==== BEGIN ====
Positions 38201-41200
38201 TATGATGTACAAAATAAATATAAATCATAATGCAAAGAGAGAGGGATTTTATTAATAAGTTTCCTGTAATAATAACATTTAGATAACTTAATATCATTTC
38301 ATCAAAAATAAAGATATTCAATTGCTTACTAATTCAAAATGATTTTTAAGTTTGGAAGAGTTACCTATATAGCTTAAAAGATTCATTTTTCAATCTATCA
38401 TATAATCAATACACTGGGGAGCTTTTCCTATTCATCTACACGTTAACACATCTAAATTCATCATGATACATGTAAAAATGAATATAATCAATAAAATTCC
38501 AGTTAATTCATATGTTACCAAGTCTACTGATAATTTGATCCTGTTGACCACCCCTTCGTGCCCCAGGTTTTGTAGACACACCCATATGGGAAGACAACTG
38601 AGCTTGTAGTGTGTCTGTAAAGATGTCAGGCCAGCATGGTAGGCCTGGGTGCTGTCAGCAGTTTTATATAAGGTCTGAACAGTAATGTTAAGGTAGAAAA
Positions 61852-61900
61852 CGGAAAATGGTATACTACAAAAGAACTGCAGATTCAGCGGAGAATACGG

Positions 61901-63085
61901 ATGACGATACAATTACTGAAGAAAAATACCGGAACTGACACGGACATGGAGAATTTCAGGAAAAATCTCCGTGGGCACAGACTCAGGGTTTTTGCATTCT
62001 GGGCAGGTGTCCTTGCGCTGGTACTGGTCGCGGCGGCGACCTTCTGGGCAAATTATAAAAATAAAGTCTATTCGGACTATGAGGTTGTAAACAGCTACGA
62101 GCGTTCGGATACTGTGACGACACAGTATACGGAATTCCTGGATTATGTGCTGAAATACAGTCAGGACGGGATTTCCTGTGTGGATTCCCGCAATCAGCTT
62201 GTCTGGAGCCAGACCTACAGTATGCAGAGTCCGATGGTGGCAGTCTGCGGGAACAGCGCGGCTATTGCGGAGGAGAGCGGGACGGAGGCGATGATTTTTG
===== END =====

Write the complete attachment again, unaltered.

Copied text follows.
Positions 38201-41200
38201 TATGATGTACAAAATAAATATAAATCATAATGCAAAGAGAGAGGGATTTTATTAATAAGTTTCCTGTAATAATAACATTTAGATAACTTAATATCATTTC
38301 ATCAAAAATAAAGATATTCAATTGCTTACTAATTCAAAATGATTTTTAAGTTTGGAAGAGTTACCTATATAGCTTAAAAGATTCATTTTTCAATCTATCA
38401 TATAATCAATACACTGGGGAGCTTTTCCTATTCATCTACACGTTAACACATCTAAATTCATCATGATACATGTAAAAATGAATATAATCAATAAAATTCC
38501 AGTTAATTCATATGTTACCAAGTCTACTGATAATTTGATCCTGTTGACCACCCCTTCGTGCCCCAGGTTTTGTAGACACACCCATATGGGAAGACAACTG
38601 AGCTTGTAGTGTGTCTGTAAAGATGTCAGGCCAGCATGGTAGGCCTGGGTGCTGTCAGCAGTTTTATATAAGGTCTGAACAGTAATGTTAAGGTAGAAAA
Positions 61852-61900
61852 CGGAAAATGGTATACTACAAAAGAACTGCAGATTCAGCGGAGAATACGG

Positions 61901-63085
61901 ATGACGATACAATTACTGAAGAAAAATACCGGAACTGACACGGACATGGAGAATTTCAGGAAAAATCTCCGTGGGCACAGACTCAGGGTTTTTGCATTCT
62001 GGGCAGGTGTCCTTGCGCTGGTACTGGTCGCGGCGGCGACCTTCTGGGCAAATTATAAAAATAAAGTCTATTCGGACTATGAGGTTGTAAACAGCTACGA
62101 GCGTTCGGATACTGTGACGACACAGTATACGGAATTCCTGGATTATGTGCTGAAATACAGTCAGGACGGGATTTCCTGTGTGGATTCCCGCAATCAGCTT
62201 GTCTGGAGCCAGACCTACAGTATGCAGAGTCCGATGGTGGCAGTCTGCGGGAACAGCGCGGCTATTGCGGAGGAGAGCGGGACGGAGGCGATGATTTTTG